seaweed extract like Maxicrop or seasol are common ways to get potassium and they can be foliar fed as well as adding some to the system.
Potassium bicarb is a good one for keeping pH up.
Lowering pH is more of an issue since you need to figure out why your pH is high before you will know if lowering it is really an option. muratic acid (hydrochloric acid) is an option as are many other acids but you probably want to avoid having to constantly add anything to your system to lower pH. Switching to rain water or RO water for topping up.
A high pH (up to say 8.2) at the start is usually not a big problem as it will come down on it's own eventually but if you are constantly topping up with a lot of really hard water then you may have issues.
the PH of my tap water is 8.8 to start with is that going to be a problem?
With really high pH tap water you might want to look into using rain water or RO water. To figure out how necessary that might be you might want to run some experiments with a bucket or barrel of your tap water and some acid. You want to see how much buffer is in that 8.8 water to see how much of a problem it will really be. If it is simply alkali but a single small dose of acid will bring the pH down AND keep it down then there isn't too much buffer there and you might be able to cope with it just using a little acid to adjust your top up water before using it in a system.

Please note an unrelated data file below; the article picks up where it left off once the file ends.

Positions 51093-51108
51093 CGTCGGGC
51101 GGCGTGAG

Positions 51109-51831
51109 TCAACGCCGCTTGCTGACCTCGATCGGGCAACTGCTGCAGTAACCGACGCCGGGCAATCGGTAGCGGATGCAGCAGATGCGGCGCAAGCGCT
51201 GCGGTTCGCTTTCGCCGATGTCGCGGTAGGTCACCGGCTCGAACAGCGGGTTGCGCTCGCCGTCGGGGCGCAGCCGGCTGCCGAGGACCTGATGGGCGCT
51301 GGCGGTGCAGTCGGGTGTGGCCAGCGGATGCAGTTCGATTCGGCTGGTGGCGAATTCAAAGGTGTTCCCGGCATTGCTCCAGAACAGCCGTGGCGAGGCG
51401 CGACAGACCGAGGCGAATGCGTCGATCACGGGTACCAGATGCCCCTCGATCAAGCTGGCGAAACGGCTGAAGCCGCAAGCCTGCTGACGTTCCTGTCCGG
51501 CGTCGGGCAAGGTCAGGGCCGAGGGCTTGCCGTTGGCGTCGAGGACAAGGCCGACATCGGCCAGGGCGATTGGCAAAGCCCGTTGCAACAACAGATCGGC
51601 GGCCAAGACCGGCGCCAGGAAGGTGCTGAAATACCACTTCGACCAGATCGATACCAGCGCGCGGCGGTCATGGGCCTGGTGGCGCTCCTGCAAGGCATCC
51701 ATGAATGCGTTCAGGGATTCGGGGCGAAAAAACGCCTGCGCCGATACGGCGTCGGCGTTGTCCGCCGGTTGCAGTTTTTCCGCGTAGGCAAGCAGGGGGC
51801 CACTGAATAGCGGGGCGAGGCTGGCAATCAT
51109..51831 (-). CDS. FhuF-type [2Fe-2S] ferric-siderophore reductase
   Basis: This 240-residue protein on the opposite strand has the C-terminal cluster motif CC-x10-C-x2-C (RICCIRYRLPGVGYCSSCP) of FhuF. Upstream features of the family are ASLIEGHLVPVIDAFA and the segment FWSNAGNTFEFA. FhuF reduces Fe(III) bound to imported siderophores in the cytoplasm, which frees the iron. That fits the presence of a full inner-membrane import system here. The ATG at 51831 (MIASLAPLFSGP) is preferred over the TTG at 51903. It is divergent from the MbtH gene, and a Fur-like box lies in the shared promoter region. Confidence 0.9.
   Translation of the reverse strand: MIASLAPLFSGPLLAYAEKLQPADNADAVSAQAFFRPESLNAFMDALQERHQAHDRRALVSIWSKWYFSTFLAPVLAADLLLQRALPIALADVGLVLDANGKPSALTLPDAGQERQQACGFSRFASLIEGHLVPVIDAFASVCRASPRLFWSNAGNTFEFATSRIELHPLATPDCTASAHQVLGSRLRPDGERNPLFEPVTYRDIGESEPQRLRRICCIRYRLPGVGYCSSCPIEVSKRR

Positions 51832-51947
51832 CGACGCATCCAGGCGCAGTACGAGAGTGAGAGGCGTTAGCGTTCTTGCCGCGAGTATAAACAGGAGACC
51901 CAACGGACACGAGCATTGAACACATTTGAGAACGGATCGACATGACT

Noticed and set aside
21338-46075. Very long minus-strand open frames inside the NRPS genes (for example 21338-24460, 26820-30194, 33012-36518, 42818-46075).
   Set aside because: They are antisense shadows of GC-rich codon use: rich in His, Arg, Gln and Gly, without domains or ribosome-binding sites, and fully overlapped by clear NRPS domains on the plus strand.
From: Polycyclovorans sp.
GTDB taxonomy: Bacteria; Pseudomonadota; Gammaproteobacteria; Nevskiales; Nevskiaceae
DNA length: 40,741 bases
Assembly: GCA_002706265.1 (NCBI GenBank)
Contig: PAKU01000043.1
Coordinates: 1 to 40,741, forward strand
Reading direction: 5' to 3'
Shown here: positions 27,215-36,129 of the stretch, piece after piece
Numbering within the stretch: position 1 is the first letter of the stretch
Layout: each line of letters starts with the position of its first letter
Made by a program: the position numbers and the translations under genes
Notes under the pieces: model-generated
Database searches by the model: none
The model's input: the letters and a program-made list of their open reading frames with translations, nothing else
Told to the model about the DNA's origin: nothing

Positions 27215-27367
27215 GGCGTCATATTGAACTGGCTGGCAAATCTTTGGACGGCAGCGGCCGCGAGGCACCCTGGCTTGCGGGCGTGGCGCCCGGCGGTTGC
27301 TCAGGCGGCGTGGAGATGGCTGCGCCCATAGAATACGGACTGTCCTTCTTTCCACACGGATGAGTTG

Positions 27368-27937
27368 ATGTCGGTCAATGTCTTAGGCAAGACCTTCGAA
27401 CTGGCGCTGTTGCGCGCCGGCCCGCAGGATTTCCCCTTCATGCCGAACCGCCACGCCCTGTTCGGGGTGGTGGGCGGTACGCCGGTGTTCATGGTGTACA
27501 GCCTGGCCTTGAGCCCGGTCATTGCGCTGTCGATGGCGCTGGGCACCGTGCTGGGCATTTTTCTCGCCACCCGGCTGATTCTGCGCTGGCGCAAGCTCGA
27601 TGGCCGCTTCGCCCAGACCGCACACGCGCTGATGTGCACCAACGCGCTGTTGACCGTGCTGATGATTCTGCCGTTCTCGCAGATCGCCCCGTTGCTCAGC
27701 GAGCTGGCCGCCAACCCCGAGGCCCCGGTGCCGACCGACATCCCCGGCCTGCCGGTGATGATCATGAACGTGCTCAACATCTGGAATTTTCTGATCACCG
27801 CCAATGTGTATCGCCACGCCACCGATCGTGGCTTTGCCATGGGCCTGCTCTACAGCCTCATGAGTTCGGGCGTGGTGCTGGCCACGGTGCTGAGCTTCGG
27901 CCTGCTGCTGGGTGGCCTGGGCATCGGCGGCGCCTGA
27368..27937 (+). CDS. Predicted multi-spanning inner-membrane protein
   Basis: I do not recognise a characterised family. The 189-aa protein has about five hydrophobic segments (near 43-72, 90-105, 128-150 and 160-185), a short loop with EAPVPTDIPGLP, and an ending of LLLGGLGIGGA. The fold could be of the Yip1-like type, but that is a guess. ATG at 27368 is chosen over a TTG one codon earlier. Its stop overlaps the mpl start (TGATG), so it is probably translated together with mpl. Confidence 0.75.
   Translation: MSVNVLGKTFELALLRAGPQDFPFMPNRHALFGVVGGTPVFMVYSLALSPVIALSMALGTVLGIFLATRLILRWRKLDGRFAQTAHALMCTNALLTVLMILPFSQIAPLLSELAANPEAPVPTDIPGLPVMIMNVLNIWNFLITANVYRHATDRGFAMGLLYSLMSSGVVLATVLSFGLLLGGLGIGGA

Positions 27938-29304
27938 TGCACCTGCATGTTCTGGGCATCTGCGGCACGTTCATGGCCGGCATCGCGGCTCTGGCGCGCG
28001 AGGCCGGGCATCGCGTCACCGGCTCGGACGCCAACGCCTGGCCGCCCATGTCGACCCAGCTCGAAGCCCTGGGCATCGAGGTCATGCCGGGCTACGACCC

However, more likely is you will add acid to the water and the pH will come down but the next day when you check the pH will be back up and it will take many doses to use up the buffer therefore liberating too much calcium into the water which might also cause you issues with potassium in the future. This is kinda the case with my well water so I've taken to collecting rain water for most of my system top up purposes at least in my two smaller systems. With the rain water I actually need to add buffers to my system to keep the pH from dropping too low so I can alternate between potassium bicarbonate and calcium carbonate to also keep the potassium and calcium levels good.
Yes there are many pH threads.
Beware of Hydroponic pH adjusters and check the ingredients before using them. Some are just fine like phosphoric acid but others have lots of ingredients including ammonia and can cause a terrible ammonia spike which is bad for fish if they are already in the system.
I've used pool acid before (sulfuric acid) but that isn't something you really want to be using huge amounts of regularly.
Others have used muratic acid (hydrochloric acid) which can be found at Ace Hardware in my area.
I don't really recommend adding acid directly to an AP system and I wouldn't recommend using it all the time. If your source water is so hard that you need to use acid all the time you may be better off collecting rain or using an RO filter or something or even a water softener as long as it doesn't add too much salt to the water.
If your media is causing the high pH, don't bother with acid as it won't work and will cause more problems than it can possibly fix.
Vinegar might work in a pinch but it breaks down and isn't long lasting. (It may also have some antibacterial properties that are not desirable when cycling a system.)
I don't recommend citric acid since the antibacterial action of it is stronger and can really inhibit bacterial cycling.